In Göteborg, Sweden, firm Raumlaborberlin created a new use for the city’s disused waterfront structures – repurposing shipping infrastructure to become a public sauna.
Shipping and maritime trade are part of the DNA of Göteborg. During the height of its sea-faring heritage, tobacco, sugar and herring brought great wealth to the city, and wealthy merchants developed the sea front and city canals into statements of industry and prosperity. The relationship with the sea and its bounty inseparable from the identity and character of the city.
As the shipping industry declined in the later half of the 1900s, Göteborg transitioned from an industrial sea side town into an innovative modern city. To the imaginative observer, monuments to the city’s shipping heritage still exist along the waterways of the city, in the form of structures known as “Dolphins” (dykdalbs), the mooring structures used to ships as they docked in the city. Instead of allowing them to fade into obsolescence and degrade along with so much industrial infrastructure, the city chose to find new use for its shipping infrastructure moorings to for the wellbeing of the city’s residents.
The firm’s inspiration for the new use for the city’s legacy shipping infrastructure, writes Raumlaborberlin:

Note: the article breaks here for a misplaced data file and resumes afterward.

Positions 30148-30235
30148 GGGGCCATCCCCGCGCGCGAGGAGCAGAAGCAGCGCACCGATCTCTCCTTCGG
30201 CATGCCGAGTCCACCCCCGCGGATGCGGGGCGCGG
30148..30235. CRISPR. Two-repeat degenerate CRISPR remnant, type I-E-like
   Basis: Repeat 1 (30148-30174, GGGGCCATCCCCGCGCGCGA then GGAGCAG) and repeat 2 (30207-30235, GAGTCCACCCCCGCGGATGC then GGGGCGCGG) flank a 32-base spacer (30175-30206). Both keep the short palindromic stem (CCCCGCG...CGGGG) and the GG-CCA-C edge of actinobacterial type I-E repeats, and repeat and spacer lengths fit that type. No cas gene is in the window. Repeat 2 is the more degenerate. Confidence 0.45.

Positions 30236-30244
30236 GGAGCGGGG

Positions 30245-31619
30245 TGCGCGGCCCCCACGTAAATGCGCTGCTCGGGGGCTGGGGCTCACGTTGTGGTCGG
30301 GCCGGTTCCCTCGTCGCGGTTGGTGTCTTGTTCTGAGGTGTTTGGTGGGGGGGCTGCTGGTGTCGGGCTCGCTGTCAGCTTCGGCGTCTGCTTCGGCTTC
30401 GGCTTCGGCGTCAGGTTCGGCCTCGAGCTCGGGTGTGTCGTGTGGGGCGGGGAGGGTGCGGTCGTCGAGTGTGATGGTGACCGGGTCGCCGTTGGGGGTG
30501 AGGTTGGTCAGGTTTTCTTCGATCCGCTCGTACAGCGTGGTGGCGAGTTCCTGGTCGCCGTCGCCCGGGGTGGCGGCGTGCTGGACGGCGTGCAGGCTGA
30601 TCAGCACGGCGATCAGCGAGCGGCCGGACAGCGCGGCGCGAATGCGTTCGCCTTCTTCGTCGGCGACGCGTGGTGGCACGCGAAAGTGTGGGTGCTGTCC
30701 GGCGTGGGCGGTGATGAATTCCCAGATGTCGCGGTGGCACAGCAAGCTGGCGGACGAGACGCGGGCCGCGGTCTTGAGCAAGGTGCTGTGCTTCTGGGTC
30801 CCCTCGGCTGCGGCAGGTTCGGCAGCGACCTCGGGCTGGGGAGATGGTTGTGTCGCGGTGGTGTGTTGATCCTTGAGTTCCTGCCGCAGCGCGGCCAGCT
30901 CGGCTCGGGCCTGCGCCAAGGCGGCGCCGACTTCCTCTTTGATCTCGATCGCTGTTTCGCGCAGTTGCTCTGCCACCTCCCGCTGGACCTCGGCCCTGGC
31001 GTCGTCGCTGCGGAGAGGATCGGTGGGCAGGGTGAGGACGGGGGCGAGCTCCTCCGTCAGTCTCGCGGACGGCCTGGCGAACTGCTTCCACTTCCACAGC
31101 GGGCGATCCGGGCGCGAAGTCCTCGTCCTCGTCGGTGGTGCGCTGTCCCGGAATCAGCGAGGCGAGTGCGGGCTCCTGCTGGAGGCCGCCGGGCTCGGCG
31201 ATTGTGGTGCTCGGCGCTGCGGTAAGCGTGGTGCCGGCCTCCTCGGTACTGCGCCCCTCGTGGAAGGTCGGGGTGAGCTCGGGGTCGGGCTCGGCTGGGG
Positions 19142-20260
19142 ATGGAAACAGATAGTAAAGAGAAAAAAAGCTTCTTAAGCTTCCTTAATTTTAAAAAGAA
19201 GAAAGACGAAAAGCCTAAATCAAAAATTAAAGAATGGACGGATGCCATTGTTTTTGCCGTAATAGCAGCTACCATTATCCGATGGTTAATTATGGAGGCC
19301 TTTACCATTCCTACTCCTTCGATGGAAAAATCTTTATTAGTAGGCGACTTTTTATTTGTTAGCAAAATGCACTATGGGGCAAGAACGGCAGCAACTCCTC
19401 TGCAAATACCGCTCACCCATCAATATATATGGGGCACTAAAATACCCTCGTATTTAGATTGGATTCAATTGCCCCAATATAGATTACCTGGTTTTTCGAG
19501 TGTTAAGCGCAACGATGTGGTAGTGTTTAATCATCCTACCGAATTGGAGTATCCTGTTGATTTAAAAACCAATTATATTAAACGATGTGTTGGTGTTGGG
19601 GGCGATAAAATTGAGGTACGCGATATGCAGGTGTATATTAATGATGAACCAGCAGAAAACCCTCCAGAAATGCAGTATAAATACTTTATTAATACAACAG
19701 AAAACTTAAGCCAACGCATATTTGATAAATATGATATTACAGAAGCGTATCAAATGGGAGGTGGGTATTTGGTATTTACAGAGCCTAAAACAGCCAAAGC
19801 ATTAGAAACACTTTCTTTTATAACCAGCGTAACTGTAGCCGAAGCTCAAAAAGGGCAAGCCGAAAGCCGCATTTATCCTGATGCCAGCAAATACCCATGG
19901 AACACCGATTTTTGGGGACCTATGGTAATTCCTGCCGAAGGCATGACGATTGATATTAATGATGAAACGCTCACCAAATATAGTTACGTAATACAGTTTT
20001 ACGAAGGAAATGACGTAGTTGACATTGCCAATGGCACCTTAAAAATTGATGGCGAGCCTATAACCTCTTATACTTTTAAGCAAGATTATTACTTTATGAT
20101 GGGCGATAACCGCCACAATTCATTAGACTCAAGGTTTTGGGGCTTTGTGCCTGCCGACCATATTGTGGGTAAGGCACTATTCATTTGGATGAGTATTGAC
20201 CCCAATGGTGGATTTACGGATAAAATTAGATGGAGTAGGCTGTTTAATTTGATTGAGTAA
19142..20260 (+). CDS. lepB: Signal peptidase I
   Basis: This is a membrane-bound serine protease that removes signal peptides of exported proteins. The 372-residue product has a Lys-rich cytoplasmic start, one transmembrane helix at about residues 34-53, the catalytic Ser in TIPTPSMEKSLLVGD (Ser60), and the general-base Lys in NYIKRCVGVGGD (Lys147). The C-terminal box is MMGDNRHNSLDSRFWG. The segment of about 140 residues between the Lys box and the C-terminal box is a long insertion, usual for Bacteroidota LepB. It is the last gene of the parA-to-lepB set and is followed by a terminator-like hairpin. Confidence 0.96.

Public baths were once an intense place for social gatherings in our cities. They were places not only for relaxation and sport but also for politics, discussion, business deals, eroticism, hedonism and crime. This has been lost in our cities and substituted with the more bleak and leisure-based public swimming pools and spas. We see the baths as a social space to meet people, spend time together and discuss life. The sensorial qualities of the baths provide us with a place where there is no competition, consumption or spectacle, but where the focus is purely on sharing spaces and thoughts, and enjoying and benefiting from the water.Raumlaborberlin
The great tradition and pride in the city’s relationship with the sea was apparent during public consultations when Göteborg’s Jubilee Park was in the early stages of development. Core themes of a desire to “bathe in the middle of town”, and an overriding message that the city should “meet the water” were paramount to residents. With these ideas in mind, Raumlaborberlin realized it was time to call one of the mooring structures back into service for the city in the modern day.
As part of a larger idea for a whole bathing culture to be developed along the water, they designed a sauna, with one of the city’s mooring structures serving as its foundation. Constructed with a high percentage of recycled materials, the sauna’s façade is made of recovered sheet metal, and the shower room walls are built of 12,000 recycled glass bottles.